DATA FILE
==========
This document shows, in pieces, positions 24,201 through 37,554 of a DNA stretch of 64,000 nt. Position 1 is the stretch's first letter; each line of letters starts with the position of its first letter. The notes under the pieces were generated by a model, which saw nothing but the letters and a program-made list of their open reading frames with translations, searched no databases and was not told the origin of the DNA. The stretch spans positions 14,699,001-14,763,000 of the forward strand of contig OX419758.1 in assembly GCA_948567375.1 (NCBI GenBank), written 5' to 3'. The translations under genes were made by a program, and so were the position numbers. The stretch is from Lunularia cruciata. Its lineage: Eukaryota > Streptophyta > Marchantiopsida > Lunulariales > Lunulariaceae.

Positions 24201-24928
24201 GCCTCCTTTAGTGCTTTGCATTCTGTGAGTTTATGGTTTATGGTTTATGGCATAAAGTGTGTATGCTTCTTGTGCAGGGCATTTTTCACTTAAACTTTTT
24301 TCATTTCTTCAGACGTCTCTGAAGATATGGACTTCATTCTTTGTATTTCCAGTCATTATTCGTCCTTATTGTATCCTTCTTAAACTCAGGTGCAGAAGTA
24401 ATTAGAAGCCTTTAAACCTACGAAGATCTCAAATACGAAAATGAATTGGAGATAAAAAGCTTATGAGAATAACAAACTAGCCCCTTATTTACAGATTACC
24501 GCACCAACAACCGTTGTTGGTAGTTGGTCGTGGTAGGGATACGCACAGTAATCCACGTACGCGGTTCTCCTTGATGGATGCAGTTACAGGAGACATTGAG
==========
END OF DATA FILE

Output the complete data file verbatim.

This document shows, in pieces, positions 24,201 through 37,554 of a DNA stretch of 64,000 nt. Position 1 is the stretch's first letter; each line of letters starts with the position of its first letter. The notes under the pieces were generated by a model, which saw nothing but the letters and a program-made list of their open reading frames with translations, searched no databases and was not told the origin of the DNA. The stretch spans positions 14,699,001-14,763,000 of the forward strand of contig OX419758.1 in assembly GCA_948567375.1 (NCBI GenBank), written 5' to 3'. The translations under genes were made by a program, and so were the position numbers. The stretch is from Lunularia cruciata. Its lineage: Eukaryota > Streptophyta > Marchantiopsida > Lunulariales > Lunulariaceae.

Positions 24201-24928
24201 GCCTCCTTTAGTGCTTTGCATTCTGTGAGTTTATGGTTTATGGTTTATGGCATAAAGTGTGTATGCTTCTTGTGCAGGGCATTTTTCACTTAAACTTTTT
24301 TCATTTCTTCAGACGTCTCTGAAGATATGGACTTCATTCTTTGTATTTCCAGTCATTATTCGTCCTTATTGTATCCTTCTTAAACTCAGGTGCAGAAGTA
24401 ATTAGAAGCCTTTAAACCTACGAAGATCTCAAATACGAAAATGAATTGGAGATAAAAAGCTTATGAGAATAACAAACTAGCCCCTTATTTACAGATTACC
24501 GCACCAACAACCGTTGTTGGTAGTTGGTCGTGGTAGGGATACGCACAGTAATCCACGTACGCGGTTCTCCTTGATGGATGCAGTTACAGGAGACATTGAG